The Times and The Sunday Times are set to become the first UK national newspapers to charge for all their online content, although the Pearson-owned Financial Times has been progressively moving to a stage where it is charging for the vast majority of its content.
The NI move, which will be viewed by some as a high-risk strategy, will be watched keenly by rival newspaper groups as they search to make money from their digital operations.
The new pricing model will be implemented from June. In May, the current site Timesonline.co.uk will be split in two, with The Sunday Times getting its own site at Thesundaytimes.co.uk, and The Times moving to Thetimes.co.uk.
Payment will be made by direct debit, and customers will get access to both titles.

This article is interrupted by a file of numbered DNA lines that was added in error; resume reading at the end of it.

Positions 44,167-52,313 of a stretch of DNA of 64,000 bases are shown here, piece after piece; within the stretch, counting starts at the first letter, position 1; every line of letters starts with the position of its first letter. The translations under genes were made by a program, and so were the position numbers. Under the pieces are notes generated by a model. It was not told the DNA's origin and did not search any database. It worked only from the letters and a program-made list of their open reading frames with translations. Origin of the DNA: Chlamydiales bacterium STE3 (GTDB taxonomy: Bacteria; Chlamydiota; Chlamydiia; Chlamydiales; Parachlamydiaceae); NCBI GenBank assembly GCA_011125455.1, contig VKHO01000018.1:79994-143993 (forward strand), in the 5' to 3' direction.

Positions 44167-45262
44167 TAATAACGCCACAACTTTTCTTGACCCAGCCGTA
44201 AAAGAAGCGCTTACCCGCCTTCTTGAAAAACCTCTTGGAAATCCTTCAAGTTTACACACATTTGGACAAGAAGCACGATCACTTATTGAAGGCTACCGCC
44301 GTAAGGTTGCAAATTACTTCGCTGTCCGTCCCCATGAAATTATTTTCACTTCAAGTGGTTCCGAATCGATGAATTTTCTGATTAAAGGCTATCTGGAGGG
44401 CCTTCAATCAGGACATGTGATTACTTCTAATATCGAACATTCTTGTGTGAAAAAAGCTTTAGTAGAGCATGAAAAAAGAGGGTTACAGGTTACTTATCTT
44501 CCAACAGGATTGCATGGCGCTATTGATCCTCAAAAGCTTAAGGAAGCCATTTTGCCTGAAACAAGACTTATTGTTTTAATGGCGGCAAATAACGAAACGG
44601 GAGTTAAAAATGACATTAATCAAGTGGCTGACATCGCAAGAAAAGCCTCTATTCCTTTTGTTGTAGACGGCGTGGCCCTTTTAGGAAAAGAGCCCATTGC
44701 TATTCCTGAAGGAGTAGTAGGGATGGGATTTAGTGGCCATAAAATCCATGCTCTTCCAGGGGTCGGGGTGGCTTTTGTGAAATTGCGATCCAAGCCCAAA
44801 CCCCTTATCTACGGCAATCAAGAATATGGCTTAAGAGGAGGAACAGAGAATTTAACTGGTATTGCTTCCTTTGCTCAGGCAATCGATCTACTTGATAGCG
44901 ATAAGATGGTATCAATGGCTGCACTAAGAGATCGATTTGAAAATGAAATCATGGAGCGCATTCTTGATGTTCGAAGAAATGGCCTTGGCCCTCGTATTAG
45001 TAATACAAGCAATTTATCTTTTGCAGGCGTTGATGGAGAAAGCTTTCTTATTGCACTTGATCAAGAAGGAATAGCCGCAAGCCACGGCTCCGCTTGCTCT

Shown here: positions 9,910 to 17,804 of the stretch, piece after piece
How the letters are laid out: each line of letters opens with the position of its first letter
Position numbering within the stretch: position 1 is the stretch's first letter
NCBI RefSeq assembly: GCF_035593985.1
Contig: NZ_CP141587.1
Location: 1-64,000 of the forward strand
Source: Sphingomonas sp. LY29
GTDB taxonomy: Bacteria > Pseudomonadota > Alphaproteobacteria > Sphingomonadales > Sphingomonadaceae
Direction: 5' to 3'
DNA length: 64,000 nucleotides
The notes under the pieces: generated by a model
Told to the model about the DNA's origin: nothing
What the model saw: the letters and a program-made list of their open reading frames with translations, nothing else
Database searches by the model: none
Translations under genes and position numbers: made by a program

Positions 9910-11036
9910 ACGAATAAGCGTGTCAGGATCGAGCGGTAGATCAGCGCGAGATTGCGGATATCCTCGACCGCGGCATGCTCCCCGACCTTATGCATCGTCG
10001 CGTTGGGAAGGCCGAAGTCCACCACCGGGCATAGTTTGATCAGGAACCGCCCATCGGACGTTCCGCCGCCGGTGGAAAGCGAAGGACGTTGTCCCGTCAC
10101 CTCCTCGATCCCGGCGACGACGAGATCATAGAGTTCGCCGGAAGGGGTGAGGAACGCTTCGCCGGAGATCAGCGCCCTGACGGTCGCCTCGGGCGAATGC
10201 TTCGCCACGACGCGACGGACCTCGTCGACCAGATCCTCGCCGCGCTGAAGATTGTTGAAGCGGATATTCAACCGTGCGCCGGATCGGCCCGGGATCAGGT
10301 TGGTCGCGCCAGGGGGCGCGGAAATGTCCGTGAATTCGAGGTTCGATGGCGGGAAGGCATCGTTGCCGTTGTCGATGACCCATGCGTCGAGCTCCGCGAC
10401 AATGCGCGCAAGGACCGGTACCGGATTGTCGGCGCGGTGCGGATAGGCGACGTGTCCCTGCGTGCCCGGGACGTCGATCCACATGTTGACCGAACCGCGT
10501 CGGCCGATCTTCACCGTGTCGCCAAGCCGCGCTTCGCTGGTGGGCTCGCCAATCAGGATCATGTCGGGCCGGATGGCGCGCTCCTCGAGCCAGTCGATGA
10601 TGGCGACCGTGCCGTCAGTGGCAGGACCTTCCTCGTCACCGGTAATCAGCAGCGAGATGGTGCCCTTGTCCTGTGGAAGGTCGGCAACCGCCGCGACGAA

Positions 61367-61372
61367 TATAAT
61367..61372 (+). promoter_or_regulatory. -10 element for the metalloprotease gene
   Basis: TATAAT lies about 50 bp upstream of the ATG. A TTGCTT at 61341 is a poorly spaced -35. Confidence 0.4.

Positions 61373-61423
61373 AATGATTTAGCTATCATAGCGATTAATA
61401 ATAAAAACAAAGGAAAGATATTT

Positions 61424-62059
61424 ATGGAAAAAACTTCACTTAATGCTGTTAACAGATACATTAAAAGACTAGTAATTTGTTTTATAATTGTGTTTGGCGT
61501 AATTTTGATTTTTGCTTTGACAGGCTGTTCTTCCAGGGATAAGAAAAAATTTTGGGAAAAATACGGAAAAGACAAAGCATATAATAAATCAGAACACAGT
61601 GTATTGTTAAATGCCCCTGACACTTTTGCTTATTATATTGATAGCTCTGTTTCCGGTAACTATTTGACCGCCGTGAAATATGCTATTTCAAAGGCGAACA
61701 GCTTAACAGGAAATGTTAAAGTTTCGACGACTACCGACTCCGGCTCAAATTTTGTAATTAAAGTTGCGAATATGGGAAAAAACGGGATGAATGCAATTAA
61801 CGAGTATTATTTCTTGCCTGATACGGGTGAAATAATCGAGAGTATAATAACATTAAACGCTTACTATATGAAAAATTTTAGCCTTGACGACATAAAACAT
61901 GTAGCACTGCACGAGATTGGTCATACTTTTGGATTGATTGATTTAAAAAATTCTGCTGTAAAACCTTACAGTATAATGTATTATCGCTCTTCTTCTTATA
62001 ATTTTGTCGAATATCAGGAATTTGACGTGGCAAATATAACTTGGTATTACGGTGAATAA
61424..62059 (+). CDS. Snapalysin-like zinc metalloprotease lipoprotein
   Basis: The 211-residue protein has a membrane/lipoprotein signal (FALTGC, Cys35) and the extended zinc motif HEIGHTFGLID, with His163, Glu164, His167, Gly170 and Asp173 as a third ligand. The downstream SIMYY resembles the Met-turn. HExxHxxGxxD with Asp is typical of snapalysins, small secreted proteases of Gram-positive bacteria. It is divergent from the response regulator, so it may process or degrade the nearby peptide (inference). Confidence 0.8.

A weekly subscription will also give consumers access to The Times' e-paper and certain new applications.
Free access will be given to people who have a seven-day subscription to the print editions of The Times and The Sunday Times.
The two new sites will be available for a free trial period to registered customers.
The Times is also preparing dedicated editions for phones, e-readers, tablets and mobile devices, according to editor James Harding.
Rebekah Brooks, chief executive of News International, said: "We expect to attract a growing base of loyal customers that are committed and engaged with our titles. We are building on the excellence of our newspapers and offering digital access to our journalism at a price that everyone can afford."
Times Newspapers, the business housing the two titles, recently reported a 60% rise in operating losses to £72m, after revenues fell £60m to £385.5m.
A similar charging model for News International's other newspaper sites for The Sun and The News of The World is likely to follow.